I had been moving through my own spiritual and healing journey for a few years before trying plant medicine. I would describe myself as being something of a seeker since early childhood, with a strong desire to understand myself, life and my place in it. I had heard about plant medicine and was curious.

I was presented with an unexpected opportunity to attend a ceremony in 2020 in Brazil, and I’m so glad I did. I’ve tried it twice now with my partner, and both places we chose were based on the personal recommendations of friends. Both had people there to assist anyone needing physical or emotional support before, during and after the ceremony. I always felt safe, which was so important. When doing any kind of deep work and working with trauma, especially when in a mind-altered state, feeling safe in the environment and around the people there is imperative.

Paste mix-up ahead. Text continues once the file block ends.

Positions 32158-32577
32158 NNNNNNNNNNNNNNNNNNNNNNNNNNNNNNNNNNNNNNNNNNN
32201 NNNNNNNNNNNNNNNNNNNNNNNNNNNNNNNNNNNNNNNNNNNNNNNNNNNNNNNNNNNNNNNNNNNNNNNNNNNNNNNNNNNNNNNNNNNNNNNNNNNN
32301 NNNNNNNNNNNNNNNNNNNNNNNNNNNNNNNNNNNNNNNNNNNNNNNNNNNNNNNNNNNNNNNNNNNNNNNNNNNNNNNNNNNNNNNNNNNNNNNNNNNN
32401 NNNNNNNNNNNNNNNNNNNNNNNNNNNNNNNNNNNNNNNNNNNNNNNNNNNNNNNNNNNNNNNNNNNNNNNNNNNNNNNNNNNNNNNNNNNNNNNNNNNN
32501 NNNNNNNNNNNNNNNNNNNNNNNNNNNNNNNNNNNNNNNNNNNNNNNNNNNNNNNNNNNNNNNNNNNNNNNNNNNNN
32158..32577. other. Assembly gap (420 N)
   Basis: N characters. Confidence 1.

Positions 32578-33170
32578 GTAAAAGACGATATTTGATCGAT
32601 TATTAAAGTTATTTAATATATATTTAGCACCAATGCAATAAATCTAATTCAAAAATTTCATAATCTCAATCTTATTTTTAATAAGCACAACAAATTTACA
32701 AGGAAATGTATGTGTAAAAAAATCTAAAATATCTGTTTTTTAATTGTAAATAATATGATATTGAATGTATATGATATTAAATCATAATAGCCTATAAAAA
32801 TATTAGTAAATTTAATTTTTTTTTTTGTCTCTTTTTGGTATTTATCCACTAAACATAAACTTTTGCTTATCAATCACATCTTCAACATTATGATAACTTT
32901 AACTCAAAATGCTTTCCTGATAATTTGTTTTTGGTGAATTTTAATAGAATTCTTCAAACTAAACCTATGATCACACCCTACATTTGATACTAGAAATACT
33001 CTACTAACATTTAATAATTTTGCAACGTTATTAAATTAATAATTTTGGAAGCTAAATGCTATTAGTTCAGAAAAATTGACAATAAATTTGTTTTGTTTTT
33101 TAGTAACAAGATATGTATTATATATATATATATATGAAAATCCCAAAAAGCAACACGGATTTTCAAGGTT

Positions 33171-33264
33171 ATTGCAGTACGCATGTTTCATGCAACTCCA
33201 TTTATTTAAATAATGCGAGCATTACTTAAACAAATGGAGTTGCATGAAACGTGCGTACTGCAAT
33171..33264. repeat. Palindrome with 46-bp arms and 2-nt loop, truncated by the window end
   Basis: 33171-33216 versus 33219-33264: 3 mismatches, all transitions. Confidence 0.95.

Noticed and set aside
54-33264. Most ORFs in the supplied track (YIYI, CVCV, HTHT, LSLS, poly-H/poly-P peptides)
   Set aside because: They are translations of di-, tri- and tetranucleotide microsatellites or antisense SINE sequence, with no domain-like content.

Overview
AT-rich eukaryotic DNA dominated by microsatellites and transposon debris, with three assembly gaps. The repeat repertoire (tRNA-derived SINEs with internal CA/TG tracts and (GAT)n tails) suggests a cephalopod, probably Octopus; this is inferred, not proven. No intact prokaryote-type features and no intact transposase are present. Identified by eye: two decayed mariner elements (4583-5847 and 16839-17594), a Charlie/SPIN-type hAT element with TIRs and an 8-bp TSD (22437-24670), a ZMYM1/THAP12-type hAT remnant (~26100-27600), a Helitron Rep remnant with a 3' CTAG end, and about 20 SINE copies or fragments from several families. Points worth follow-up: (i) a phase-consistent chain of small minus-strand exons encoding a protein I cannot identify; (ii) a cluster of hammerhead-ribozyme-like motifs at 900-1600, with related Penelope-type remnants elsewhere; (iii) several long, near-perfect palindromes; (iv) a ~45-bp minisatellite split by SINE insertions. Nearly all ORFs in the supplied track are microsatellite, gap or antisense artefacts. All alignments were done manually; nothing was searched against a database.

How would you describe your experience?

My second experience, in May 2022, made my first seem like a walk in the park. My first ceremony was deep and profound—a really beautiful experience that left me with a lot to ponder. The only purging I did during that ceremony was through tears, not the vomiting I had heard and read about.

My second ceremony was the most intense initiation I have ever experienced. In some moments, part of me was terrified that I would never come out of it; the other part of me held this deep knowing and courage that whatever I was seeing and experiencing was exactly what I needed. This is the essence of the medicine—it shows you what you need to see, reveals what needs to be revealed and, at times, that moment will lead you through a journey of a metaphorical death in order for something new to be born.